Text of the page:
The web of today, and even moreso the web of tomorrow, is all about sharing.  Facebook and its 400 million users exist to share the details of mundane lives.  Going viral is all about breaking free of the mundane and doing something remarkable that people will be happy to pass on to each other and say, “Look how cool/funny/crazy this is!”

While this just a guess, I wouldn’t be surprised if the term viral sprang up right around the same time as YouTube.  It used to be, if you had a video worth sharing, you had to get it produced and put on television at significant expense. YouTube allowed anyone to post anything to the web, and to instantly have a potential audience of a hundred million.  There are too many YouTube sensations to mention, but the original ones had nothing to do with business and marketing.  They were just regular people who did something that others thought was worthy of sharing.

It did not take long for the world of marketing to take note, and now every agency worth its salt is trying to put together a viral marketing campaign for its customers.  Producing content is cheap.  Sharing is now made easy.  Every time content is passed along, that’s essentially free promotion.  Why wouldn’t everyone, including SMBs, be doing viral marketing?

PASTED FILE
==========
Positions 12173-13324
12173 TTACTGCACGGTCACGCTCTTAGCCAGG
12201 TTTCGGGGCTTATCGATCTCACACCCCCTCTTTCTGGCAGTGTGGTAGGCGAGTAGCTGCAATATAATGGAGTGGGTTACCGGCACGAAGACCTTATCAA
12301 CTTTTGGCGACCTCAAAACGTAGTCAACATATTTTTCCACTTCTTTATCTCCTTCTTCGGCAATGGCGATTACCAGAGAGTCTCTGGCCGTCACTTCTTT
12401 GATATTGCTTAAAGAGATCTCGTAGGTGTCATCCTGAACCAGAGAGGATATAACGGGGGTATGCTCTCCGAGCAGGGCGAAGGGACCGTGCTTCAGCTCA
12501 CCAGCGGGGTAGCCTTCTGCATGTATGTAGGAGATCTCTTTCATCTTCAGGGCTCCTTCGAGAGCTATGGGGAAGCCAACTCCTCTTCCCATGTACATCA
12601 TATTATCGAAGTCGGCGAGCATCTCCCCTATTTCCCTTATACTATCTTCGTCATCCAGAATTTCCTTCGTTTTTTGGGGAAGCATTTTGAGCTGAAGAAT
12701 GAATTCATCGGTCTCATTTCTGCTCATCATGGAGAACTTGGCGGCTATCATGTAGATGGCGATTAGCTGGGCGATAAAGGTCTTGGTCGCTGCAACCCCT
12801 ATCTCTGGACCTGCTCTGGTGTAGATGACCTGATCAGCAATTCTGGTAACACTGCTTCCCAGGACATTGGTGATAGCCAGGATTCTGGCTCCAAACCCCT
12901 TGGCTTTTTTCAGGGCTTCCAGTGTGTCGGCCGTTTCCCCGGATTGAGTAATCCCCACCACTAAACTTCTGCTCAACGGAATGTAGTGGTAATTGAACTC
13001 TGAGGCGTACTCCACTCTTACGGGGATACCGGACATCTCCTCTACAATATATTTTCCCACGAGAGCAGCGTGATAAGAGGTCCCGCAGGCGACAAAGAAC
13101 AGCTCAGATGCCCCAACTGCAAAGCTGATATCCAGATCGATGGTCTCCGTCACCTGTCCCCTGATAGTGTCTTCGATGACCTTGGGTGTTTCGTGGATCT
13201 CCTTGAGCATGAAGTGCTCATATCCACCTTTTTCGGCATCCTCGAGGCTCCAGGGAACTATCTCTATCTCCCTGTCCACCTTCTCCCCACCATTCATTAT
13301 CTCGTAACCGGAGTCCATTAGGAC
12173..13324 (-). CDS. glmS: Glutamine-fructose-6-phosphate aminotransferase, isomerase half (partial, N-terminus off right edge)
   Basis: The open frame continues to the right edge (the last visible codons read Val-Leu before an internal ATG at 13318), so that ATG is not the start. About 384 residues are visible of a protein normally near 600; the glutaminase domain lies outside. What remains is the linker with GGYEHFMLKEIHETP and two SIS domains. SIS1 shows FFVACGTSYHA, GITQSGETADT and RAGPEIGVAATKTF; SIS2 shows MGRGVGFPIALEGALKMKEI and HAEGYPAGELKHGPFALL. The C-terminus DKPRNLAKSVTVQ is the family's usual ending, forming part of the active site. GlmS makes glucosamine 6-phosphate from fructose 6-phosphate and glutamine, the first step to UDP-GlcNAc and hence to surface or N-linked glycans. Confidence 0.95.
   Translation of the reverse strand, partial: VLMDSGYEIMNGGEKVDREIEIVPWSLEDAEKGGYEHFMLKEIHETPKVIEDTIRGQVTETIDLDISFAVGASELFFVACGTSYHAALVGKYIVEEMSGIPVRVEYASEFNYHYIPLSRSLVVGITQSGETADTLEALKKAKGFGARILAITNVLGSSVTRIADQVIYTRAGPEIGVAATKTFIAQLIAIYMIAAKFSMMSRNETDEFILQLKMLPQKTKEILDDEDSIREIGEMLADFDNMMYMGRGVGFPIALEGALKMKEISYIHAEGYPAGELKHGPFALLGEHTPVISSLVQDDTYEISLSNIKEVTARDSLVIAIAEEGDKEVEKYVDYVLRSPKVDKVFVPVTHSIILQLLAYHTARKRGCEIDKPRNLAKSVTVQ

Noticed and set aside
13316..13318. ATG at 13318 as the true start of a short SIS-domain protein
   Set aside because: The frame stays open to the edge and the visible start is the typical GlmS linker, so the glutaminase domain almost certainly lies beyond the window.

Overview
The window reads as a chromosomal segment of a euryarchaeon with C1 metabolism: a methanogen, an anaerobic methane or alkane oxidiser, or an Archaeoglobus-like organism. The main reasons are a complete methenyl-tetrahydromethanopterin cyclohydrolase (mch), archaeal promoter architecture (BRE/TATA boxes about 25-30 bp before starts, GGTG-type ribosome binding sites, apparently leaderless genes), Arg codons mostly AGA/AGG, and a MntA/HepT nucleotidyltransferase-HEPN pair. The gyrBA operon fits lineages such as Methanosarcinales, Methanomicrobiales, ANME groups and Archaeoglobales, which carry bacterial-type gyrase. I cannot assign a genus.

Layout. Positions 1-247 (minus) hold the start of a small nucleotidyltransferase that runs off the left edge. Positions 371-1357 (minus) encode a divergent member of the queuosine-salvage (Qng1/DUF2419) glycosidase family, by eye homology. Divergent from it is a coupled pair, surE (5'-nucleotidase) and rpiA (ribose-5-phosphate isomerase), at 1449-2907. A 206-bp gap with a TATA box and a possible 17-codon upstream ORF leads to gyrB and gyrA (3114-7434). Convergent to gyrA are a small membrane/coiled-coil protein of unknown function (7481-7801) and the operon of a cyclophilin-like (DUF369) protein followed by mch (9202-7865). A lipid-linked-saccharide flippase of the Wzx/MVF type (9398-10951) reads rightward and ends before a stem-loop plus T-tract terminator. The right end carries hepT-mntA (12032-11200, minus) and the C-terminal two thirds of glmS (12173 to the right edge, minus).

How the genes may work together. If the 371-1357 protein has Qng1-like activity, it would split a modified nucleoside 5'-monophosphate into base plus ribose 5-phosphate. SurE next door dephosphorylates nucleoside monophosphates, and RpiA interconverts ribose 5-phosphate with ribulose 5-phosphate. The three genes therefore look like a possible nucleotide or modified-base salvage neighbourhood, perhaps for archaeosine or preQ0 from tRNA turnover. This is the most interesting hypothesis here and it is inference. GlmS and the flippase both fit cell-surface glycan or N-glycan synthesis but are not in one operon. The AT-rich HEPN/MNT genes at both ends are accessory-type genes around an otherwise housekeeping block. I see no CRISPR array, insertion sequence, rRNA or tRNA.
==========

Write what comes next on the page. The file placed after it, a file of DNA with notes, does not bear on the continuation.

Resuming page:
The answer to the question of whether you should go viral is easy: Of course.

The answer to the question of how you to go viral is not so easy. There is no magic formula for something to go viral.  Brilliant people have created incredible content and then stopped and wondered why it didn’t go viral. Meanwhile, Pants on the Ground has been viewed six million times.  There is no set way to make something go viral (except possibly for using kittens in your video).  Trying to go viral is kind of like trying to figure out a formula to win the lottery.

The best way to go viral online is to do something that no one has done before. The second person to do something never goes viral.  The first stands a chance.  The first time you see someone make a basket from the opposite side of the court while sitting down is impressive.  The second time is, “been there, done that.”